Just the other day, I was in the process of buying some flowers. I love flowers of all kinds but typically gravitate to those that emit a fragrant scent. After I choose some stock and tuberoses, I was standing in the checkout line when my eyes lit upon the sunflowers that I photographed above.
When I buy flowers, I usually place them on my altar, along with a candle, photographs of family members and friends, stones and crystals, feathers, miniatures of animals and insects that have qualities that I want to emphasize and bring into my life and others things that have heartfelt significance to me. For weeks, that space had been empty, craving the beauty that flowers bring.
Seeing the sunflowers brought about a feeling of wistfulness. The thing is that in spite of the scorching temperatures that are a given in Austin, and Texas in general, Summer is my favorite season. (I grew up in hot, muggy New Orleans.) It brings with it, memories of those days long ago when, as a child, Summer brought freedom from the confines of school, play, adventure, possibility, imagination, and endless curiosity.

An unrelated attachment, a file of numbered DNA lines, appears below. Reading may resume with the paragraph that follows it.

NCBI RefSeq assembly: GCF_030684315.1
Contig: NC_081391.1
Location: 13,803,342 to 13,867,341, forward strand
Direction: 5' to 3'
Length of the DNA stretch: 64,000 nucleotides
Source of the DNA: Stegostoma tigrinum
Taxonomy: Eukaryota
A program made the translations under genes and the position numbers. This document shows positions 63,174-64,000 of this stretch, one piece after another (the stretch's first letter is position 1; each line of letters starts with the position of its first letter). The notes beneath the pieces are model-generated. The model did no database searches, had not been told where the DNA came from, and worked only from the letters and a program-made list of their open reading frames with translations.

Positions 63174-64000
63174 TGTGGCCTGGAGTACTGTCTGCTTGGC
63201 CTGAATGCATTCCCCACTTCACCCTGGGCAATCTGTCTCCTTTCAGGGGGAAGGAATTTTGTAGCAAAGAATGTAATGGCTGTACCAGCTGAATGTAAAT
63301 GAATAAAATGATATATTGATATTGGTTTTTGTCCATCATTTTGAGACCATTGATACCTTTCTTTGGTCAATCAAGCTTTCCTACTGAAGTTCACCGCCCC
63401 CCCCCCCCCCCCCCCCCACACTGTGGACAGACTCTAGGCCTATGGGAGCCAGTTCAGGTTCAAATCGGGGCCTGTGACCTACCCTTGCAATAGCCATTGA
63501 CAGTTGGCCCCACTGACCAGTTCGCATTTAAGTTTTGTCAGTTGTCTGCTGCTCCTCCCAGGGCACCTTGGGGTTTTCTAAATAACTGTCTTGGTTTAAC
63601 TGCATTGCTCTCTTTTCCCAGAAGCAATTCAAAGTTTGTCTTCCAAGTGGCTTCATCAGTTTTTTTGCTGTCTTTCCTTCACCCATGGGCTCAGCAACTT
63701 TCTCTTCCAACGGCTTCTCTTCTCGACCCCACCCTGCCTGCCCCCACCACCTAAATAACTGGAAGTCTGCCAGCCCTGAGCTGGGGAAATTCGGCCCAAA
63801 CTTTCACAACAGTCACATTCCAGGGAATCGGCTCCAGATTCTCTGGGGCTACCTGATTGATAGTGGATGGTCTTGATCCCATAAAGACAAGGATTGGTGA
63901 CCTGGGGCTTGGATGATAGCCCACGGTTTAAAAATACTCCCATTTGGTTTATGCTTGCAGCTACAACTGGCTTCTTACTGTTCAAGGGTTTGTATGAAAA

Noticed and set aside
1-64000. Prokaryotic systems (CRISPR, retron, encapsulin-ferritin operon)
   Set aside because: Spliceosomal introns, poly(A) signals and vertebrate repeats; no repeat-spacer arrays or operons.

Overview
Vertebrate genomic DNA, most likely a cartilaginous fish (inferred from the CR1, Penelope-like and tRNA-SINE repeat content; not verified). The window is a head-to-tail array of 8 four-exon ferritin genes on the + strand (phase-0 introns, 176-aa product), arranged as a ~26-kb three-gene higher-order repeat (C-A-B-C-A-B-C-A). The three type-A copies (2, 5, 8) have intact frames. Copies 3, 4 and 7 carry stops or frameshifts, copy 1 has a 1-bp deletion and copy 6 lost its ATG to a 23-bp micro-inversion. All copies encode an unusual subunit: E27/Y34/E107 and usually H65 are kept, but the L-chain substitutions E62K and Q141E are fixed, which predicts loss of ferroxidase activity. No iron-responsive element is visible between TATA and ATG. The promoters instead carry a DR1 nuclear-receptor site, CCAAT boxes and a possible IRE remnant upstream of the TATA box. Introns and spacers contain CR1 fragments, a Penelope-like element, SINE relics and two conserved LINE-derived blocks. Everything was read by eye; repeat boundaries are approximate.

My sister and I would take our bikes and ride to Audubon Park where we’d soar down “Monkey Hill.” (Basically, it was simply a mountain-sized mound of dirt that drew kids from all over.) It was a beacon in lives where budgets did not include vacations. Anyway, we’d reach the top of the hill, and “fly” down with the wind rushing pass and buffeting our bodies. I was scared as hell, but the feeling of exhilaration and accomplishment was invigorating. The end of Summer signaled an end to our carefree existence and the beginning of schedules and activities imposed by the return to school.
As an adult, Summer’s significance still remains. Summer represents long, lazy days lingering in the shade, ice-cold lemonade and juicy, sweet watermelon, gathering with friends and family to bar-be-cue in the Summer heat, swaying in the hammock as I read beneath the big shade trees, the musical qualities of children squealing and laughing in the distance, and color, color everywhere.
The deep golden-yellow sunflowers epitomize Summer for me, and seeing them reminded me that it was soon coming to an end, giving way to Fall and its continuation of the cycle of life. Even though, I’ll miss Summer when it ends, I look, with anticipation, to what Fall brings.
I stood contemplating the flowers already in my hands and the sunflowers, and having done so, set about to return the stock and tuberoses to their proper places. Then, I choose a bunch of sunflowers and headed to the register, holding on to the memories of Summers past, and those yet to come. As I write this, they hold a prominent place on my altar–my tribute to Summer.